Riverton City Council declares intent to withdraw from Unified Police Department

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RIVERTON, Utah -- Less than two months after stating they intended to remain with Unified Police, the Riverton City Council called an emergency meeting Thursday morning and voted to announce their intent to withdraw.

Riverton City announced the emergency meeting Wednesday evening, and Thursday morning the council voted to withdraw from Unified Police. The vote was unanimous.

Riverton City stated back in May that they intended to remain with Unified Police even after their neighboring community of Herriman was leaving. Unified Police provides services to various cities and unincorporated areas in Salt Lake County.

According to a press release, the city declared their intent to withdraw from UPD within 12 months but says the council did so with the understanding they may recommit to UPD if the agency is able to address their concerns.

The city states the urgency behind the move came in response to them finally receiving information about specific changes to an agreement between UPD and its member communities. They said they received that information Wednesday and determined those changes could have a negative impact on Riverton City taxpayers.

“It made me really nervous to know that the UPD Board would be considering such substantial changes to our agreement during a time when we are actively trying to resolve some very important concerns,” Riverton Mayor Trent Staggs stated. “Our major concerns are about transparency, governance, and in ensuring our residents are getting what they pay for. We must be able to work out these concerns if we stay with UPD. I truly don’t believe we would have been able to do that if we didn’t signal our intent to leave before the Board adopted changes to the agreement, boxing us in to a potentially bad deal for our taxpayers.”

City leaders said it wasn't the service from the officers in their area that was the issue, but rather the details of the contract. The full audio of the meeting is available on the city's website, here or in the player embedded below.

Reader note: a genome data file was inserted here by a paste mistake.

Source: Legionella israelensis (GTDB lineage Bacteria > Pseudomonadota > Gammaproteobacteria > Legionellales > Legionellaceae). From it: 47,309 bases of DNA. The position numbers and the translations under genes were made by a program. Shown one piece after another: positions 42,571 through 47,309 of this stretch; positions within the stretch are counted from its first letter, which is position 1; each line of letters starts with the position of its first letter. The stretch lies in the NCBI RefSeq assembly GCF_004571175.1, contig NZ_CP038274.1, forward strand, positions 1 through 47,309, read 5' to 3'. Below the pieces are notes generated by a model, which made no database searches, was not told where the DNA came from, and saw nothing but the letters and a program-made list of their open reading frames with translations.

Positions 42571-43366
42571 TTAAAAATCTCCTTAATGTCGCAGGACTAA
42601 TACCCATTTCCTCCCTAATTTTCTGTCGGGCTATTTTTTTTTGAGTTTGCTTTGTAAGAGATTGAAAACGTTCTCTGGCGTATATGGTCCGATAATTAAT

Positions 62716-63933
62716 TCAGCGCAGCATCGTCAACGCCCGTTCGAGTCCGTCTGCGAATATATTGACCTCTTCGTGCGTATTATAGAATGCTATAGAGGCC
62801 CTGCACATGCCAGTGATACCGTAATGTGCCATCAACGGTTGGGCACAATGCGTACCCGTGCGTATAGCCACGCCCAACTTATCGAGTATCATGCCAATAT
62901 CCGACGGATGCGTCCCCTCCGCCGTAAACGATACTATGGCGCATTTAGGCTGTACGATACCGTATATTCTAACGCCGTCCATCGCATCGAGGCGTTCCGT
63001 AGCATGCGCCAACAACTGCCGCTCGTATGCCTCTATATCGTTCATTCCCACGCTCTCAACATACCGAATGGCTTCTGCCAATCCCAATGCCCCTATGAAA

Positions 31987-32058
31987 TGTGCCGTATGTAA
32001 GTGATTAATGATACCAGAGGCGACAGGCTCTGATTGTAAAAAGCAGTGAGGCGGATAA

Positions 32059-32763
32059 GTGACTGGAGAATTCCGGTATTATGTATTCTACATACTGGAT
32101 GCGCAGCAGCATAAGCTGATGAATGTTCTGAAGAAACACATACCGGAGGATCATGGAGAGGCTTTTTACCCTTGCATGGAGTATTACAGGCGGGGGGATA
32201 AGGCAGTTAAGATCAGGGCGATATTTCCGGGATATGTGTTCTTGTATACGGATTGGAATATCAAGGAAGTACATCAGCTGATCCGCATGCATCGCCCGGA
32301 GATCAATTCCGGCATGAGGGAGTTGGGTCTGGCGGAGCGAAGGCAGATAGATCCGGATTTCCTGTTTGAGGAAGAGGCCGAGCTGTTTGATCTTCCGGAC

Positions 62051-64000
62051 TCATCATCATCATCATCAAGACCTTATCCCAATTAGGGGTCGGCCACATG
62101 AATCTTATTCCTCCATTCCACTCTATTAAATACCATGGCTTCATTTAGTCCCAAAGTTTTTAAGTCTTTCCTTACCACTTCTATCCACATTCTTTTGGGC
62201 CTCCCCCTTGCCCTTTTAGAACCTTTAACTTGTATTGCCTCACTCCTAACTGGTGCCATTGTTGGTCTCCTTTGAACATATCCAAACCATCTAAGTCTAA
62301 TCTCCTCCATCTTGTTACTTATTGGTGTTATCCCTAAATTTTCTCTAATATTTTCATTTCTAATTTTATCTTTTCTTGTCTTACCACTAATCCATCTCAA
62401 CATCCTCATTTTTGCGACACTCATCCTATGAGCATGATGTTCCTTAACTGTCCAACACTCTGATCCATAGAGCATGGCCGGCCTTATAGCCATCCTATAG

“Let me be clear, we have the upmost confidence in and respect for the UPD officers who serve our city so well,” Mayor Staggs stated. “Our concerns do not lie with service received from local officers but with the administrative and governance levels of UPD.”

At a UPD board meeting held later Thursday, UPD ultimately tabled the proposed changes to the agreement with member communities and city officials plan to work with UPD to determine if there is a path that will keep Riverton a part of UPD.

Riverton City said they understand the need for public discourse and will be providing opportunities to educate the public and solicit their feedback in the coming weeks.

Salt Lake County Sheriff Rosie Rivera, who heads UPD, said she was concerned how quickly the city moved to make this vote and said she hopes they can work with the city to resolve their concerns.

"I know we can get things fixed, but when you're doing emergency meetings and you're voting in a matter of seconds with no public comment, that's what concerns me," Rivera said.  "But we have patience. I'm sure the residents of Riverton will come out and speak for themselves."

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